When we are confronted with a work of art, what is its effect on us? In contrast to post-Enlightenment conceptions, which tend to restrict themselves to aesthetic or discursive responses, the ancient Greeks and Romans often conceived works of art as having a more dynamic effect on their viewers, inspiring them to direct imitation of what they saw represented. This notion of 'mimetic contagion' was a persistent and widespread mode of framing response to art across the ancient world, discernible in both popular and elevated cultural forms, yet deployed differently in various historical contexts; it is only under the specificity of a particular cultural moment's concerns that it becomes most useful as a lens for understanding how that culture is attempting to negotiate the problems of representation. After framing the phenomenon in terms general enough to be applicable across many periods, literary genres, and artistic media, this volume takes a particular literary work, Terence's Eunuch, as a starting point, both as a vivid example of this extensive pattern, and as a case study situating use of the motif within the peculiarities of a particular historical moment, in this case mid-second-century BC Rome and its anxieties about the power of art. One of the features of mimetic contagion frequently noted in this study is its capacity to render the operation of a particular work of art an emblem for the effect of representation more generally, and this is certainly the case in the Eunuch, whereby the painting at the centre of the play functions as a metatheatrical figure for the dynamics of mimesis throughout, illustrating how the concept may function as the key to a particular literary work. Although mimetic contagion is only one available Greco-Roman strategy for understanding the power of art, by offering an extended reading of a single work of literature through this lens, this volume demonstrates what ramifications closer attention to it might have for modern readers and literary criticism.
Samuel Beckett and the Language of Subjectivity is the first sustained exploration of aporia as a vital, subversive, and productive figure within Beckett's writing as it moves between prose and theatre. Informed by key developments in analytic and continental philosophies of language, Tubridy's fluent analysis demonstrates how Beckett's translations - between languages, genres, bodies, and genders - offer a way out of the impasse outlined in his early aesthetics. The primary modes of the self's extension into the world are linguistic (speaking, listening) and material (engaging with bodies, spaces and objects). Yet what we mean by language has changed in the twenty-first century. Beckett's concern with words must be read through the information economy in which contemporary identities are forged. Derval Tubridy provides the groundwork for new insights on Beckett in terms of the posthuman: the materialist, vitalist and relational subject cathected within differential mechanisms of power.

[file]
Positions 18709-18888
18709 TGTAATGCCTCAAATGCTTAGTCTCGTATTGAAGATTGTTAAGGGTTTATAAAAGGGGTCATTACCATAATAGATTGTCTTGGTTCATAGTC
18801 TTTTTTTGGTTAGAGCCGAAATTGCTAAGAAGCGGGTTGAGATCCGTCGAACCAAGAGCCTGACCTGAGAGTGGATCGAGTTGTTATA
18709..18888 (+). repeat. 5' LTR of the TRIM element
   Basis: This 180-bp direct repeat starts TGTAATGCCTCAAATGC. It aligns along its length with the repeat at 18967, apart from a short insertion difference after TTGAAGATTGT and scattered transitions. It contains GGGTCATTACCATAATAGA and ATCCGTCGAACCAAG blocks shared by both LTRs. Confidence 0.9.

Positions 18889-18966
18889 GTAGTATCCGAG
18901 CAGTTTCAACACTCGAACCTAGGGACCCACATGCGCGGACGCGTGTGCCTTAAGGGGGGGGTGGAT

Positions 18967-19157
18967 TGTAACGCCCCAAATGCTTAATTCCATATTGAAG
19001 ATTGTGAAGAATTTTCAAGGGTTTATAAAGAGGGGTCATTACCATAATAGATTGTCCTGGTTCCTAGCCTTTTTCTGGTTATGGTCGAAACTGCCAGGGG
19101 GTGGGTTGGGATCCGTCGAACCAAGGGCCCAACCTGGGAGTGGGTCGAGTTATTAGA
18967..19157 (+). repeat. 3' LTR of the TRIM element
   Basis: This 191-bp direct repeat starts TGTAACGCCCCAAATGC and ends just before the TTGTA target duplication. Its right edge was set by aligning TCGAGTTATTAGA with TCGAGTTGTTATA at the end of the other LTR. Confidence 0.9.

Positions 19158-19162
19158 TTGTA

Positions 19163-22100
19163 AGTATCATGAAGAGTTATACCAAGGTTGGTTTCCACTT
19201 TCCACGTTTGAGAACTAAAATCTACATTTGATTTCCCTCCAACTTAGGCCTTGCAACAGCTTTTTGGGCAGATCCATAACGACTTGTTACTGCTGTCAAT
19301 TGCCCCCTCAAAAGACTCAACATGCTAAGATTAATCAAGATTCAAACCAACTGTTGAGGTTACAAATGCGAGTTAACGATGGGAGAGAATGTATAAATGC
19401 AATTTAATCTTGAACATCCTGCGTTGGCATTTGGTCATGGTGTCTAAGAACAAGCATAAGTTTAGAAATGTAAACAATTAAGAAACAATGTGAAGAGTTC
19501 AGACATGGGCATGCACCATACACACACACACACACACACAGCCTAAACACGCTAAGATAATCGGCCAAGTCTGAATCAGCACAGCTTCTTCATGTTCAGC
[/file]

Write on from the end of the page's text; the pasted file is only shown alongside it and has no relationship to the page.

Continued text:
From the late sixteenth century and well into the seventeenth, Spain produced one of the most vibrant and popular dramatic canons in the history of theatre, known as the Comedia. Collected, translated and edited by the pre-eminent scholars in the field are the finest examples of this rich source, along with the scholarly apparatus necessary to study the canon in depth.
"Humanist Tragedies", like its companion volume "Humanist Comedies" (ITRL 19), contains a representative sampling of Latin drama written during the Tre- and Quattrocento. The five tragedies included in this volume - Albertino Mussato's "Ecerinis" (1314), Antonio Loschi's "Achilleis" (ca. 1387), Gregorio Corraro's "Progne" (ca. 1429), Leonardo Dati's "Hyempsal" (ca. 1442), and Marcellino Verardi's "Fernandus servatus" (1493) - were nourished by a potent amalgam of classical, medieval, and pre-humanist sources. Just as Latin humanist comedy depended heavily upon Plautus and Terence, humanist tragedy drew its inspiration primarily from the nine plays of Seneca. Dramatists also used ancient legends or contemporary history as source material, dramatizing them as Seneca might have done. Some even attempted to outdo Seneca, exaggerating the bloody sensationalism, the bombastic rhetoric, and the insistence on retributive justice for which he was famous. Unlike comedy, which drew its narratives from ordinary life and from love, sex, money, and manners, tragedy was not concerned with human foibles but with distant tragic heroes. The impossible choices faced by larger-than-life men and women whose heroic destinies hung in the balance gave tragedy a considerably shorter shelf-life than comedies. While comedy stayed relevant, tragedy became problematic, evolving into the hybrid genre of tragicomedy by the end of the Quattrocento. "Humanist Tragedy" testifies to the momentous changes in literary and cultural conventions that occurred during the Renaissance.